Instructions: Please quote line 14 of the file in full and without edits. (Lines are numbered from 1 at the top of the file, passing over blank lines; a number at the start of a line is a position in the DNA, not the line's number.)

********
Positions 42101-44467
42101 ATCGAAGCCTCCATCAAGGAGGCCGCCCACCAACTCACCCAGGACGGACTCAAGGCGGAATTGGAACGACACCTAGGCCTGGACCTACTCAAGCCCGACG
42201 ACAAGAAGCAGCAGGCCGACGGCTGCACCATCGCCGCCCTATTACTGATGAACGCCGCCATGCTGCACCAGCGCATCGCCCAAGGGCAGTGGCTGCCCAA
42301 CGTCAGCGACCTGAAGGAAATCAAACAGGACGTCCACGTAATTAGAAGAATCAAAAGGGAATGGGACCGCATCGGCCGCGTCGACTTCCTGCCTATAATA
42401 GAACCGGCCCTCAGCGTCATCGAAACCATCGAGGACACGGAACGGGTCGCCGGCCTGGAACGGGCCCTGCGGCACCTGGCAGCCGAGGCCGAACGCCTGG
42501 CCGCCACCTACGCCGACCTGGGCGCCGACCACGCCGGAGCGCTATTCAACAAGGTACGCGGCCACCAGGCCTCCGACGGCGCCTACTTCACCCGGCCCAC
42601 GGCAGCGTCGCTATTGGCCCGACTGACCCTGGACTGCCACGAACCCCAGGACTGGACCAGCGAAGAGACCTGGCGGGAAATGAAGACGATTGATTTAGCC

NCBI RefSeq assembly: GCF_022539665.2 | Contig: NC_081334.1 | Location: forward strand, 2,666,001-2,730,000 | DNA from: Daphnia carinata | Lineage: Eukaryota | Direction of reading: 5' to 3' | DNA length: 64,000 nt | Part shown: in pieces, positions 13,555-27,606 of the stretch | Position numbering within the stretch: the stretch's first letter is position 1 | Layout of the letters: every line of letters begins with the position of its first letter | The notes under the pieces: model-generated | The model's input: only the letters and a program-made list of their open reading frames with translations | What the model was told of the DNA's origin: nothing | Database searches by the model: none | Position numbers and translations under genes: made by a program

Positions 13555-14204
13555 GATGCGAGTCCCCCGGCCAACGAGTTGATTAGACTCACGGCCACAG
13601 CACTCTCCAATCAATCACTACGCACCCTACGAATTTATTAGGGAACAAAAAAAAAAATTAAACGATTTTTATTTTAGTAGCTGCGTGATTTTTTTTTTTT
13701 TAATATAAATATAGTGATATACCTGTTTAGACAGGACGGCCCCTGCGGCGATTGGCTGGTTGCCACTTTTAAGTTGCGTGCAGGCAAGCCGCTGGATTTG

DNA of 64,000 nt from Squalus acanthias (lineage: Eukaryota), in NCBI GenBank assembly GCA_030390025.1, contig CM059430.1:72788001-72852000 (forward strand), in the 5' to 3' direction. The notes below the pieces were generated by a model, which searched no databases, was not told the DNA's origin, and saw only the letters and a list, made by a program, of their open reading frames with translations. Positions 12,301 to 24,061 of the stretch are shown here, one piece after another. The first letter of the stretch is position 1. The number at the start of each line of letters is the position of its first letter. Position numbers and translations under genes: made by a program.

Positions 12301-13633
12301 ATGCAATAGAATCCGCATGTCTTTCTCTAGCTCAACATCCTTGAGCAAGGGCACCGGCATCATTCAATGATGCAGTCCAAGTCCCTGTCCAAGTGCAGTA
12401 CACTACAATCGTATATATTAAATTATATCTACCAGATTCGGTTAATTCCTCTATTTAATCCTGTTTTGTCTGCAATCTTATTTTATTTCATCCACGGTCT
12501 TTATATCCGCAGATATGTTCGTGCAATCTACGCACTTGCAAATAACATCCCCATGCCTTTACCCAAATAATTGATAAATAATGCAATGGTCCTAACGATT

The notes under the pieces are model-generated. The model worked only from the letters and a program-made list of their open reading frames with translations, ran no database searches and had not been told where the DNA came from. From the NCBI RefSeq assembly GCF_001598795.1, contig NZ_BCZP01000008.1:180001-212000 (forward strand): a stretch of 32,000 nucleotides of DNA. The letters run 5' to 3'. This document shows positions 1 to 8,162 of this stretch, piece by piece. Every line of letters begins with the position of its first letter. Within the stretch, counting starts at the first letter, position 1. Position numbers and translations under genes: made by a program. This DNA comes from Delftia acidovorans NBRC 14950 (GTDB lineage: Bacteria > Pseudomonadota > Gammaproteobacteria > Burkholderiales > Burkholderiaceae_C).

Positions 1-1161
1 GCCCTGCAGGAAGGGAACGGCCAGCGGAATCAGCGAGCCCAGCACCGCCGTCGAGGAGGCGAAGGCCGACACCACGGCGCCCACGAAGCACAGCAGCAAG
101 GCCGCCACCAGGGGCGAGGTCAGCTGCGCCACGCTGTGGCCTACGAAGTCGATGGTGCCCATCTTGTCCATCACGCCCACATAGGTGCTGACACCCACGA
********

Positions 12301-13633